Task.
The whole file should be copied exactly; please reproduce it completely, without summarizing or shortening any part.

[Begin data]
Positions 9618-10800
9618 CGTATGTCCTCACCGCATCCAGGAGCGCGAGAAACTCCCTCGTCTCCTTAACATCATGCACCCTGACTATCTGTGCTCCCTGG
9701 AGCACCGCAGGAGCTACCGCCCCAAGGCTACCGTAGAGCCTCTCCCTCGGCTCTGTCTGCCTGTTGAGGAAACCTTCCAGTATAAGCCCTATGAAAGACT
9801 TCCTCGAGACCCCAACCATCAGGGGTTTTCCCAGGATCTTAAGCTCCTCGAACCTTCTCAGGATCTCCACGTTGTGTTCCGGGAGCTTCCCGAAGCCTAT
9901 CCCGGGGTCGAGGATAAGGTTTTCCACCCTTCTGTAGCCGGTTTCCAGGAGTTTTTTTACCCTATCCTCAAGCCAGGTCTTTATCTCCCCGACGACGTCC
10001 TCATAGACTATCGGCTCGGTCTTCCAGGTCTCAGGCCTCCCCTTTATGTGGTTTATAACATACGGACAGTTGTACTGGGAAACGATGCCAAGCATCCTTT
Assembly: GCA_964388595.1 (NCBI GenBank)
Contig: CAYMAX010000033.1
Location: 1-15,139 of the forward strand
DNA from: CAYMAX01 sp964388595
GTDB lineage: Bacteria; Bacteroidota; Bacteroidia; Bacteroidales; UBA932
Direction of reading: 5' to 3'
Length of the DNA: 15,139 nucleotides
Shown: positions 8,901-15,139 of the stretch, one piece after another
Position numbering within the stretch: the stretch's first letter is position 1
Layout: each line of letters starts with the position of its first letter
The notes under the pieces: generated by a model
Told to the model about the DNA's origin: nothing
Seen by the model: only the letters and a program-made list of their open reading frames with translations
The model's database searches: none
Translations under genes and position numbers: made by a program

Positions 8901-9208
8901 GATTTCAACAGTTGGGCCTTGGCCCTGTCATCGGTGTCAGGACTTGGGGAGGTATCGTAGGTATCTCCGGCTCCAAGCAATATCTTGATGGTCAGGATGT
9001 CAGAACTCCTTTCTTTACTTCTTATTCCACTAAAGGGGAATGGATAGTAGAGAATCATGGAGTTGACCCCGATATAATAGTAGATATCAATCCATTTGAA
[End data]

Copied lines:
Positions 9618-10800
9618 CGTATGTCCTCACCGCATCCAGGAGCGCGAGAAACTCCCTCGTCTCCTTAACATCATGCACCCTGACTATCTGTGCTCCCTGG
9701 AGCACCGCAGGAGCTACCGCCCCAAGGCTACCGTAGAGCCTCTCCCTCGGCTCTGTCTGCCTGTTGAGGAAACCTTCCAGTATAAGCCCTATGAAAGACT
9801 TCCTCGAGACCCCAACCATCAGGGGTTTTCCCAGGATCTTAAGCTCCTCGAACCTTCTCAGGATCTCCACGTTGTGTTCCGGGAGCTTCCCGAAGCCTAT
9901 CCCGGGGTCGAGGATAAGGTTTTCCACCCTTCTGTAGCCGGTTTCCAGGAGTTTTTTTACCCTATCCTCAAGCCAGGTCTTTATCTCCCCGACGACGTCC
10001 TCATAGACTATCGGCTCGGTCTTCCAGGTCTCAGGCCTCCCCTTTATGTGGTTTATAACATACGGACAGTTGTACTGGGAAACGATGCCAAGCATCCTTT
Assembly: GCA_964388595.1 (NCBI GenBank)
Contig: CAYMAX010000033.1
Location: 1-15,139 of the forward strand
DNA from: CAYMAX01 sp964388595
GTDB lineage: Bacteria; Bacteroidota; Bacteroidia; Bacteroidales; UBA932
Direction of reading: 5' to 3'
Length of the DNA: 15,139 nucleotides
Shown: positions 8,901-15,139 of the stretch, one piece after another
Position numbering within the stretch: the stretch's first letter is position 1
Layout: each line of letters starts with the position of its first letter
The notes under the pieces: generated by a model
Told to the model about the DNA's origin: nothing
Seen by the model: only the letters and a program-made list of their open reading frames with translations
The model's database searches: none
Translations under genes and position numbers: made by a program

Positions 8901-9208
8901 GATTTCAACAGTTGGGCCTTGGCCCTGTCATCGGTGTCAGGACTTGGGGAGGTATCGTAGGTATCTCCGGCTCCAAGCAATATCTTGATGGTCAGGATGT
9001 CAGAACTCCTTTCTTTACTTCTTATTCCACTAAAGGGGAATGGATAGTAGAGAATCATGGAGTTGACCCCGATATAATAGTAGATATCAATCCATTTGAA